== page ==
Most parents will choose to put their child into a sport based upon what sport they want their children to excel at. A lot of this can be very class based. Artistic gymnastics often struggles because it is seen as a very working class sport. Especially on the female side where you have similar sports like figure skating and rhythmic which are seen as much more aspirational.

When a child begins a sport, they start in the entry level class and if they are good enough, they will progress. After a time if they don’t progress, most children get bored and leave to try another sport. Especially once the children in their group become younger than they are.
Do Russia gymnasts still do dance along with gymnastics training?
 
Do Russia gymnasts still do dance along with gymnastics training?
Yes. Very much so. In fact this is my exact job. I’m not a gymnastics trainer, in our system that’s a separate job that requires different qualification. For gymnasts that will reach elite level, until they are about 12 they will spend more time with me than they will with their gymnastics trainer.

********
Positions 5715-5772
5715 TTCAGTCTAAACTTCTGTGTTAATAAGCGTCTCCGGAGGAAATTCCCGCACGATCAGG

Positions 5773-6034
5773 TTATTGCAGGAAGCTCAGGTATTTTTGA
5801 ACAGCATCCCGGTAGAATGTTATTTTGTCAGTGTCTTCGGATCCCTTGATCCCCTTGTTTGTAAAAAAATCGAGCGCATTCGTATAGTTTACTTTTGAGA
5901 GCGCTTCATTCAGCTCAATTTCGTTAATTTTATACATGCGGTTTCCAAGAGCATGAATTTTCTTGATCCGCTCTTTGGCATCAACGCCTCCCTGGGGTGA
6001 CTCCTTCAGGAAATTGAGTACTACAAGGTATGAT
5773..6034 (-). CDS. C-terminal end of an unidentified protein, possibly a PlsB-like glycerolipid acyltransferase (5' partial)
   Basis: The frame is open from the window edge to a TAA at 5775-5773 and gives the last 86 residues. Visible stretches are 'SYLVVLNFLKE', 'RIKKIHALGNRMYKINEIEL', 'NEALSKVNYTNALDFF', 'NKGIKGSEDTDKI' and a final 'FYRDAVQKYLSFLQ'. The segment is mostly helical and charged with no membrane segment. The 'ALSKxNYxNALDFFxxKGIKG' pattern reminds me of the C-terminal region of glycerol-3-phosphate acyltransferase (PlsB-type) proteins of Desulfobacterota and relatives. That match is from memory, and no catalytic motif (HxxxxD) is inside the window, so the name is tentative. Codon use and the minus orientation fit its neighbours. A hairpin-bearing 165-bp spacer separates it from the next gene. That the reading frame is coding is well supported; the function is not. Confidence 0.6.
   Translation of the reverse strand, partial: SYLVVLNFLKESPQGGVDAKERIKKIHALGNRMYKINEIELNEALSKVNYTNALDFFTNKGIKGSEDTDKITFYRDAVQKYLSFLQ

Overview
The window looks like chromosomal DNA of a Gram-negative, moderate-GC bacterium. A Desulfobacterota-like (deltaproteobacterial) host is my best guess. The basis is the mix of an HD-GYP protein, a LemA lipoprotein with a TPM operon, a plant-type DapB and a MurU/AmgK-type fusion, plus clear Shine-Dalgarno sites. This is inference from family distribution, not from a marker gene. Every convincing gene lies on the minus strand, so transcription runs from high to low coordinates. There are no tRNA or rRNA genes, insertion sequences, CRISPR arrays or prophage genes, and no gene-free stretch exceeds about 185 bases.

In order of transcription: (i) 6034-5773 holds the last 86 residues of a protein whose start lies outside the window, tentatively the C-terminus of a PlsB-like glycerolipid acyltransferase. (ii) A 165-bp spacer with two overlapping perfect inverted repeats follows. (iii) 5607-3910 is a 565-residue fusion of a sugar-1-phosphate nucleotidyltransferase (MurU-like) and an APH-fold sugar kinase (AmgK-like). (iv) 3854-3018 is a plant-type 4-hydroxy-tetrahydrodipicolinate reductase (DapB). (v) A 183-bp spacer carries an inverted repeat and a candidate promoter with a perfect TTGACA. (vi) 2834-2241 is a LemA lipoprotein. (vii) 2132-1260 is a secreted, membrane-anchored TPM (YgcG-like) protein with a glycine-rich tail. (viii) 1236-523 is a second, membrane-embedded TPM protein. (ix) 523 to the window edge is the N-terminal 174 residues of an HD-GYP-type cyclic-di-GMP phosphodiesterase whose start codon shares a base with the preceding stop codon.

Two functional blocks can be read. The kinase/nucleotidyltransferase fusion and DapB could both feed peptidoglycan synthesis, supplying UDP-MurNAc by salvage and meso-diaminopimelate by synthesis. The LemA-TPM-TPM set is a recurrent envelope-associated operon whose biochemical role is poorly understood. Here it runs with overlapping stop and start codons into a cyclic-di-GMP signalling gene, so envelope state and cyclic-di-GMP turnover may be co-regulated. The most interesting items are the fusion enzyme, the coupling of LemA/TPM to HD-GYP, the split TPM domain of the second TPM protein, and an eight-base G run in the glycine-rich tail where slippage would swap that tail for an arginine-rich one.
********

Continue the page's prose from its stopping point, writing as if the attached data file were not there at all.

Even as the gymnasts progress, they will be sent to us for dance elements. There is not a more dreaded phrase to hear from a trainer than “I need you to teach Ksenia a switch ring”. Often the choreographer will only work with them one session, then we are responsible for teaching and correcting the floor routines.

The background of me and my colleagues vary, but it’s rare to have anyone of a ballet background. We are trained specifically for the dance and technical aspects of gymnastics. A lot of us, especially of my generation, come from a RG background. Since there is a high level of participation in RG so there is not enough jobs within RG, plus the highly politicised nature of RG makes it worse. For my older colleague, they used to be the people who coached all the gymnasts for compulsories as well as dance. In soviet times, promising gymnasts would arrive in Moscow from little towns, especially from Central Asia and usually their basics and compulsories were not up to scratch and it was my department who had to sort them out!